You’ve recorded dozens of podcasts for your business, but you realize the equipment you’re using might leave something to be desired. The biggest offender is your current mixer — which is why you’ve been looking at the TASCAM Mixcast 4.
The TASCAM Mixcast 4 is a podcast workstation that serves as a USB interface with a built-in recorder. It’s frequently used by professional podcasters and B2B companies looking for a simpler way to record at scale.
There are a lot of reasons to recommend this powerful tool — but it’s not the best solution for every podcaster. This guide covers everything you need to know so you can make an informed decision for your business needs.
Let’s jump in.
- TASCAM Mixcast 4 at a glance
- TASCAM Mixcast 4 features
- TASCAM Mixcast 4 hardware
- How to use the TASCAM Mixcast 4
- Alternatives to the TASCAM Mixcast 4
- The bottom line on TASCAM Mixcast 4
TASCAM Mixcast 4 at a glance
What are the features, specs, and limitations of the TASCAM Mixcast 4? You can use this chart to get the details at a glance.
|Recording Media||USB Connector||Sampling Rate||Recording Format||Inputs and Outputs||Included Items||Price|
|SD cards (64 MB to 2 GB), SDHC cards (4 GB to 32 GB), SDXC cards (48 GB to 512 GB)||USB Type-C||48 kHz||24-bit / 48kHz WAV||14 channels in, 2 channels out||AC adapter, USB Type-C to Type-C cable, Owner’s manual and warranty, TASCAM ID registration guide||$399.00 USD|
Curious what all this means?
Keep reading to get a full breakdown of the TASCAM Mixcast 4.
TASCAM Mixcast 4 features
Let’s talk through a few of its features:
- Touchscreen: The TASCAM’s easy-to-use touchscreen is a standout feature for selecting options, editing audio, and mixing audio. Not every mixer offers these kinds of features, including Maonocaster’s E2 and Lite.
- Four mic inputs: You can connect up to four people to a single TASCAM Mixcast — and up to seven if you count phone conversations and other sound sources. Plus, the auto-mix function can capture quality audio without additional work on your part.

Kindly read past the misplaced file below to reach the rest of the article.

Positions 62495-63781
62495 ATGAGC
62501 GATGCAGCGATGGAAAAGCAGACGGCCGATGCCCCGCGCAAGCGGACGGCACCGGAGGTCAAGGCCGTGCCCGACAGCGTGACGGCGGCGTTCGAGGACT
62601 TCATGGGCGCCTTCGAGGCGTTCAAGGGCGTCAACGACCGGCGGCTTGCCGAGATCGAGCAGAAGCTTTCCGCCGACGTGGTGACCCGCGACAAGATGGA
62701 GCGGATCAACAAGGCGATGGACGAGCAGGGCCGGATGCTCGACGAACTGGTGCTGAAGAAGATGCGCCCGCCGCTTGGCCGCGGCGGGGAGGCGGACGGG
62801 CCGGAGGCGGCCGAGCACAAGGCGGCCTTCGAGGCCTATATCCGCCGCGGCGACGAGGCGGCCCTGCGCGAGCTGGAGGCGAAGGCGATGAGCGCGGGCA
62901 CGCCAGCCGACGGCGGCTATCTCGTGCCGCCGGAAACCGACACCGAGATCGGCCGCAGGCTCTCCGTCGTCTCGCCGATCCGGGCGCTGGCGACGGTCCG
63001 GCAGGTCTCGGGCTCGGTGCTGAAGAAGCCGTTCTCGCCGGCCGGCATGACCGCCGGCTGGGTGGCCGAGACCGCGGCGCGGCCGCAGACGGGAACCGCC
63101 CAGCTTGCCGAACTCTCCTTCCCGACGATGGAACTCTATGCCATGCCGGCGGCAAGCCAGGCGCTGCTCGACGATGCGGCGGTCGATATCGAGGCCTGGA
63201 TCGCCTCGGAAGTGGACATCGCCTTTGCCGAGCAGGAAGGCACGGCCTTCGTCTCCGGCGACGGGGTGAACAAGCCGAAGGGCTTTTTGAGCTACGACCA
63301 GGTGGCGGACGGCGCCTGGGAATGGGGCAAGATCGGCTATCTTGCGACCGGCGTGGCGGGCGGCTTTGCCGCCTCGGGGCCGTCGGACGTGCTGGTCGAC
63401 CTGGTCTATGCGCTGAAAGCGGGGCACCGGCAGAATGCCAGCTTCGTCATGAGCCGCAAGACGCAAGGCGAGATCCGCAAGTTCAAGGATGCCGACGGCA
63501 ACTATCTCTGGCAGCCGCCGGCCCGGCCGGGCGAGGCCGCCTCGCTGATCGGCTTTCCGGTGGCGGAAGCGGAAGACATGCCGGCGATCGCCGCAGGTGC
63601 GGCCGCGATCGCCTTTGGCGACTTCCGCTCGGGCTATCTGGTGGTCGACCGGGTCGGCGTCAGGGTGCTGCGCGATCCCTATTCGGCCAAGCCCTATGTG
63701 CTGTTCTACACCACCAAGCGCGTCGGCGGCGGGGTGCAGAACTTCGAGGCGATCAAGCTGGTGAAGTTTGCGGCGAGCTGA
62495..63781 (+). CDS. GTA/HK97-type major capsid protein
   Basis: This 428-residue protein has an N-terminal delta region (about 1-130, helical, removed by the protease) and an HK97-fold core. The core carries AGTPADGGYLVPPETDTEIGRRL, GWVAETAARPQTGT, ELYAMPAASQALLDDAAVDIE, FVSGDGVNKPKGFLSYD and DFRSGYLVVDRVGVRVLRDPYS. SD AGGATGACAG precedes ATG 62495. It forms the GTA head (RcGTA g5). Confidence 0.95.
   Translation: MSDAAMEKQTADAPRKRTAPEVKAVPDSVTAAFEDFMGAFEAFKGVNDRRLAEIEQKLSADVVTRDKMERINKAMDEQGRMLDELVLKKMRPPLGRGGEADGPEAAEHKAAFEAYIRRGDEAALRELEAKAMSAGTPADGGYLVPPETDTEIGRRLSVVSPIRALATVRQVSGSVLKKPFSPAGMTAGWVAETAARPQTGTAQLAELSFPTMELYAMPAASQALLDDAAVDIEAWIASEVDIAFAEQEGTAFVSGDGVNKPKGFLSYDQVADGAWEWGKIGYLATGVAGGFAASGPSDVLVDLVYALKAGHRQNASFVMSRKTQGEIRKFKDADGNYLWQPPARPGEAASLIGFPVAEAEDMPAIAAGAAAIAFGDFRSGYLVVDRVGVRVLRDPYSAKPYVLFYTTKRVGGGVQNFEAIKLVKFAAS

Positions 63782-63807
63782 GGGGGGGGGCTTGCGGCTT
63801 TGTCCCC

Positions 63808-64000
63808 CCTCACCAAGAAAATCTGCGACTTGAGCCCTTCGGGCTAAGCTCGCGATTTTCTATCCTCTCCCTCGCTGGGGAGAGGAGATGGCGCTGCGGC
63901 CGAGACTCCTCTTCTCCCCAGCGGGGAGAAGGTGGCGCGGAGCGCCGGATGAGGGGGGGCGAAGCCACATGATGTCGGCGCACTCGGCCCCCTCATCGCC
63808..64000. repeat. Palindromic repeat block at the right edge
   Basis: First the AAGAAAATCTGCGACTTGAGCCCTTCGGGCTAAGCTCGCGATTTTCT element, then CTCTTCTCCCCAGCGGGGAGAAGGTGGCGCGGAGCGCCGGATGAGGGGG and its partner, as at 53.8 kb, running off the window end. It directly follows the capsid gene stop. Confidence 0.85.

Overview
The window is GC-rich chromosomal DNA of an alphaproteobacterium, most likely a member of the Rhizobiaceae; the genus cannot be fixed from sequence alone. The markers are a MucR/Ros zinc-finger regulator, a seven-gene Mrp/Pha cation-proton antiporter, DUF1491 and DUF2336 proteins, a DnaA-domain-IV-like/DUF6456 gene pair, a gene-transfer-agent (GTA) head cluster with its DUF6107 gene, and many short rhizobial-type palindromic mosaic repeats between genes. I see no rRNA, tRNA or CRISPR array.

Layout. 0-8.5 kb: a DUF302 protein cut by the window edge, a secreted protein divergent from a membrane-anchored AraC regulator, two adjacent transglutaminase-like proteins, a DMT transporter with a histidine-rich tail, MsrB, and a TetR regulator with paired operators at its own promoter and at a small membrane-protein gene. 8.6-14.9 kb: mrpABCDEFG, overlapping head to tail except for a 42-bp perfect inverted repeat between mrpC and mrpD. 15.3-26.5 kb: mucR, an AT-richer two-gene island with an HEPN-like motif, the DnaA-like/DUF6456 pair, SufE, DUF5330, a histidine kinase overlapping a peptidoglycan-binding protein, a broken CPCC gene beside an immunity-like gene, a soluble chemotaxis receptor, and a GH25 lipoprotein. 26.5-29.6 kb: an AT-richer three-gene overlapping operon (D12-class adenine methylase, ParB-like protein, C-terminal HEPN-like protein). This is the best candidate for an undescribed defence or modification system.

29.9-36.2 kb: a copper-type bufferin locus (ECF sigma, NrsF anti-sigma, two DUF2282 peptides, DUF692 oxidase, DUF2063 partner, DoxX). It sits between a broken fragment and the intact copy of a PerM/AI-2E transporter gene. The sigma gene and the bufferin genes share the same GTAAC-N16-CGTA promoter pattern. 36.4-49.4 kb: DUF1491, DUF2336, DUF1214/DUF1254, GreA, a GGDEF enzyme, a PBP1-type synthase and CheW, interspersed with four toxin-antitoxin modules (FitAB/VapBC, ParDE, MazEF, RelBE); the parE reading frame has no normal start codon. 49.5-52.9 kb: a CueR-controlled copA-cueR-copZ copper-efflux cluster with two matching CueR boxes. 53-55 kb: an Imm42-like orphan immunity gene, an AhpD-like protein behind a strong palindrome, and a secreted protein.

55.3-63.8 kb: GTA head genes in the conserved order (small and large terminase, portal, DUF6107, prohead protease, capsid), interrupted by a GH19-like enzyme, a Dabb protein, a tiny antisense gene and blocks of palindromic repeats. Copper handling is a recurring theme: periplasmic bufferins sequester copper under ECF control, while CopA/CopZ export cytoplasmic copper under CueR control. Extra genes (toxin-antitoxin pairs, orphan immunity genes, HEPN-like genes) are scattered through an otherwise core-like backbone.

- Sound pad: Users can have up to eight different audio files connected to the TASCAM’s eight-button sound pad. You can also add various effects to your audio, which can help your podcast stand out from the crowd.
- Mix Minus: Want to host call-ins during your show? You can use the Mix Minus feature to connect calls through Bluetooth or a four-pole audio cable.
- TASCAM Podcast Editor: You can download the TASCAM Podcast Editor for free so you can edit your audio files. It’s not a bad option for on-the-go edits, but you may want an alternative podcast editing software depending on your needs.
You can also use the TASCAM Mixcast 4 for live streaming, which is a neat feature if you plan to host live shows. Just keep in mind you might need to set a USB delay if you want your audio and video to match up perfectly.
TASCAM Mixcast 4 pros
- Simple-to-use touchscreen
- Free software for podcast editing
- Extremely user-friendly (especially for beginners)
- Options for phone call-ins
- Up to eight different buttons for audio or effects
TASCAM Mixcast 4 cons
- TASCAM Podcast Editor is somewhat limited
- You can only move audio files to the sound pad using the TASCAM Podcast Editor
TASCAM Mixcast 4 hardware
There are no surprises with the TASCAM Mixcast. What you see is what you get.
The hardware is both simple and easy to use:
- Eight rubber buttons for triggering audio and effects loaded to the sound pad
- Eight long-throw faders for adjusting your mix, including controls for four direct inputs and a Bluetooth connection
- Five knobs — one for your stereo monitor and four for your headphones
- A touchpad to access more in-depth features (many of which you likely don’t need)
There are also a few accessories sold separately, including:
- A carrying bag for Mixcast 4 CS-PCAS20
- A dynamic microphone for broadcast streaming TM-70
How to use the TASCAM Mixcast 4
Thanks to its intuitive touchscreen and easy-to-master controls, you can start recording with the TASCAM Mixcast 4 relatively quickly.